Re: ACLs

From: Jim Crilly
Date: Fri Aug 04 2006 - 21:45:17 EST

On 08/05/06 01:54:48AM +0200, RazorBlu wrote:
> Kyle Moffett wrote:
> >You're quite wrong about SELinux; it _is_ part of the kernel.
> >Admittedly it requires a policy to be built and loaded from userspace,
> >but your "ACLs" would require some ACL utilities to apply those from
> >userspace.
> That is true, but is it included in every stable release of the kernel
> (by default)? And why aren't more distributions using it (the popular
> ones - for example, I know Mandriva uses grsecurity).

It's been in the stable release of every kernel for quite some time now.
And it's enabled by default in FC5 and maybe RHEL4, I can't remember 100%
about the latter. And I'm not 100% sure what all GRSecurity does, but from
what I remember it covers a different area than SELinux so they're not

The main reason it's not enabled by default in most distributions is that
writing good policies is a huge amount of work and they haven't written
policies for all of their packages. Now that SELinux has been pushed into
FC it'll act as motivation for people to get working on those policies so I
would guess that we'll see SELinux be enabled in the rest of the major
distributions by default in their next releases or so.

> >In any case SELinux is an extremely powerful model; you can define
> >your arbitrary RBAC+TE state machine and constraints, then the kernel
> >applies it to your system; as simple (or horribly complicated, as the
> >case may be) as that.
> And what are your feelings on SELinux still being "under research"? Can
> such a system be used in a production environment, when it has not been
> declared a completely mature system by its creators?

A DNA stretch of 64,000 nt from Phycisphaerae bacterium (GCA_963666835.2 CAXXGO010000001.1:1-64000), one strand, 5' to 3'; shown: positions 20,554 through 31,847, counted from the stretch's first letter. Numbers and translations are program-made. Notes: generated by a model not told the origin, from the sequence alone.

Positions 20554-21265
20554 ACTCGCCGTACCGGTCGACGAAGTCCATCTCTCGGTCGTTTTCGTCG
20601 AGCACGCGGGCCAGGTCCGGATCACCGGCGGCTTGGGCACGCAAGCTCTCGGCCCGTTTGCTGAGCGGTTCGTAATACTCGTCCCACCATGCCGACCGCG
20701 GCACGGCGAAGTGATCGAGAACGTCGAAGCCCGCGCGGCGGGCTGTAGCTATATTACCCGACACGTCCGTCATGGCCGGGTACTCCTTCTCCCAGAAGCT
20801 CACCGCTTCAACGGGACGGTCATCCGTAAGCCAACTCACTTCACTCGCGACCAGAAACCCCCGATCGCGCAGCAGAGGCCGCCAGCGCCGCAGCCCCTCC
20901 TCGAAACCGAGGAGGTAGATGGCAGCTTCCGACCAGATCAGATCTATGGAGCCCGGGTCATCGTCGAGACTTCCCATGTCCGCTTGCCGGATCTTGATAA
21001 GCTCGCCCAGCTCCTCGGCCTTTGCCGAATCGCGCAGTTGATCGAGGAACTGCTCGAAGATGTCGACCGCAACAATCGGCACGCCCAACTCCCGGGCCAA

To varying extents everything is still under research. AFAIK the core of
SELinux hasn't changed in many years, it's just taken this long for people
to figure out how to apply it properly.

> >Here's a better security model: SELinux lets you give root access to
> >everybody and still have a 100% secure system (although it's not
> >really recommended). Google around for the public SSH-accessible
> >SELinux testbeds with root's password set to "password" or "1234" or
> >whatever and feel free to log in and have a look. Besides, we do have
> >POSIX ACLs on files; if that's what you're looking for, but that's not
> >extensible enough to cover processes too.
> A 100% secure system except for the files that sshd has access to,
> correct? If global access is allowed to root, but it is locked down to
> sshd, then anyone who logs in as root can only modify those files that
> sshd has access to... Or is there a part of the puzzle that I am
> missing? I had not heard of those testbeds before, but I would like to
> see how they are set up.

Sure if you can break into sshd you might be able to mess with it's config
files and any other areas on the system that everyone has access too, but
that's it. But if you just login via ssh you'll only have access to the
files that your account has access to, not sshd.

> "Besides, we do have POSIX ACLs on files; if that's what you're looking
> for, but that's not extensible enough to cover processes too." - Precisely.

Precisely what? What's defined in POSIX ACLs wouldn't apply well to
processes anyway since they were designed for file access. SELinux was
created to deal with what you're talking about, why not use it?

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